Back-to-school season is one of those times of year that many small retail business owners eagerly look forward to. Families in the U.S. collectively spend tens of billions of dollars in August outfitting their school-age kids for the coming academic year, an average this year of almost $700 per family according to one survey. Some states and municipalities try to give parents a bit of a financial break, while also helping local businesses, by declaring an annual sales tax holiday on certain school-related items. In the state of Connecticut last week, for example, consumers got a sales tax exemption when purchasing clothes and shoes valued at up to $300.
Just because back-to-school time is over, however, doesn’t mean that state sales tax holidays are a thing of the past. Although academic supplies are one of the most popular categories of goods to be granted a seasonal sales tax exemption, various state and local governments have enacted similar exemptions for a variety of consumer purchases at other times of year. Anyone responsible for sales tax reporting and remittance for a small business should be aware of any sales tax holidays that have been enacted in the jurisdictions in which they transact business.
In the “Sportsman’s Paradise” of Louisiana, for example, the approach of fall hunting season means that purchasers of firearms, ammunition and other hunting supplies will get a sales tax break Sept. 7-9. This is the fourth year that the state of Louisiana has enacted a fall moratorium on applying sales tax to hunting items. Similarly, South Carolina holds a two-day tax holiday on guns and rifles just after Thanksgiving on November 23-24, the fifth year that the state has done so.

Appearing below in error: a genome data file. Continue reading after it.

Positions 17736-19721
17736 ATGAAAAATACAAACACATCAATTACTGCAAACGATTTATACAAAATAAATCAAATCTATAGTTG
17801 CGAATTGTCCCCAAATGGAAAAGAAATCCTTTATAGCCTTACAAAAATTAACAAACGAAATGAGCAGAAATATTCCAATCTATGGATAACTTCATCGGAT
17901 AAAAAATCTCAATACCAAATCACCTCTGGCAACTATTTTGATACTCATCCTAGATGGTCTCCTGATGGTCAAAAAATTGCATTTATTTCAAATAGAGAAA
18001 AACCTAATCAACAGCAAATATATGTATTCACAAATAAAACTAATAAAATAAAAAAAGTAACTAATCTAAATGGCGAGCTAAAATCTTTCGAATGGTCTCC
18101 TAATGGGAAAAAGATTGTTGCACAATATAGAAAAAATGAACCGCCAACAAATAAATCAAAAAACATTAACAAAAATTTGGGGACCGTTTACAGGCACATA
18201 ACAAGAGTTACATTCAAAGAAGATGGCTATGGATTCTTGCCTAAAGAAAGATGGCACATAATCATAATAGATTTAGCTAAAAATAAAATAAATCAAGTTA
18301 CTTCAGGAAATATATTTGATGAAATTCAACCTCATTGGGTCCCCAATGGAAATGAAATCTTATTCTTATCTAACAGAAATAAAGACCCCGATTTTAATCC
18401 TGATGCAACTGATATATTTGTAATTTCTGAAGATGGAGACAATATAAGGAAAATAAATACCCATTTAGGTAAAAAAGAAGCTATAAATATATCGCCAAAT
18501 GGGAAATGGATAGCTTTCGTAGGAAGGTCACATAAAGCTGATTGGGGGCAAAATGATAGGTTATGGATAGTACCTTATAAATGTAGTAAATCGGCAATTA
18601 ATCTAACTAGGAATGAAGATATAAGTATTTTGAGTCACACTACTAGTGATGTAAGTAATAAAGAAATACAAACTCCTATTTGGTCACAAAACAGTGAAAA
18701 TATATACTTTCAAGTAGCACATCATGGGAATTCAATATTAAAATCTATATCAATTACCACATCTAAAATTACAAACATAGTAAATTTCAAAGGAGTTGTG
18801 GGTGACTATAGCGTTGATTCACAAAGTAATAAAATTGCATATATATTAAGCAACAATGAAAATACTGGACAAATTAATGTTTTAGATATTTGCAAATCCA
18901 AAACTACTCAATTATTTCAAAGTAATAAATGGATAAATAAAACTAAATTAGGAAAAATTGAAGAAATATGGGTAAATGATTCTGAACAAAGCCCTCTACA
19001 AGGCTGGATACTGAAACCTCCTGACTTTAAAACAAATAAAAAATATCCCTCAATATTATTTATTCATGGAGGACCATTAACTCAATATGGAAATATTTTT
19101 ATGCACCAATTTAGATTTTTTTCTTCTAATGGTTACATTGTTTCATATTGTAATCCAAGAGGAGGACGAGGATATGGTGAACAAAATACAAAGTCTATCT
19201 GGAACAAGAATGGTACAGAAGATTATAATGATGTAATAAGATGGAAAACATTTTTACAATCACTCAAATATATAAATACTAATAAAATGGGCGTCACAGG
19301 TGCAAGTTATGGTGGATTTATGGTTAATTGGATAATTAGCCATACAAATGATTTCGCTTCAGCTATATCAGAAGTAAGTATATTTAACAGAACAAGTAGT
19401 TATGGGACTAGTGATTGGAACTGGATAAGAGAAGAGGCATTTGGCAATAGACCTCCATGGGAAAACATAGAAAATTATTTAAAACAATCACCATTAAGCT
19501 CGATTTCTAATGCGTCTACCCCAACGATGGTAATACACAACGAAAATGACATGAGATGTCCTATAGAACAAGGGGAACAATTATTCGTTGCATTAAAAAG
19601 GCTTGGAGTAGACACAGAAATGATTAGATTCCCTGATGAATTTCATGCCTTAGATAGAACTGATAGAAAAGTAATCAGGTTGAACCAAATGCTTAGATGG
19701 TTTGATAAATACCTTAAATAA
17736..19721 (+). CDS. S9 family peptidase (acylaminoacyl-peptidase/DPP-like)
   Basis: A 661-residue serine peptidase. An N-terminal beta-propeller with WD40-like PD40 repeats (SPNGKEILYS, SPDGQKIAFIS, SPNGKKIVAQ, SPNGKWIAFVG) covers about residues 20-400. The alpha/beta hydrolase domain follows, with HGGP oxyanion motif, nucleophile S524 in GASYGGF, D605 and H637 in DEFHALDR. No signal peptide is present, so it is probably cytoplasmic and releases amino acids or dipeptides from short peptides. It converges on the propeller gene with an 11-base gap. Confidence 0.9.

Other state tax holidays are aimed at giving a break to residents who are buying appliances to keep themselves comfortable, and at encouraging efficient use of energy. In early October, with the approach of cooler weather, Virginia and Georgia have tax holidays on the purchase of energy-efficient (and in the case of Georgia, water-efficient) appliances. North Carolina has a similar tax break on “Energy Star”-rated products in early November. Maryland also has an Energy Star tax holiday in February, and the state of Missouri follows suit in April. Texas has a tax moratorium in late May – as hot summer weather approaches in the Lone Star State – on air conditioners and Energy Star products.
In three other states, legislators have enacted a sales tax holiday for another weather-related reason: hurricanes. Virginia and Louisiana don’t collect sales tax on the sale of generators and other hurricane-preparedness items for a period in late May. Alabama has a similar tax break that’s available July 6-8.
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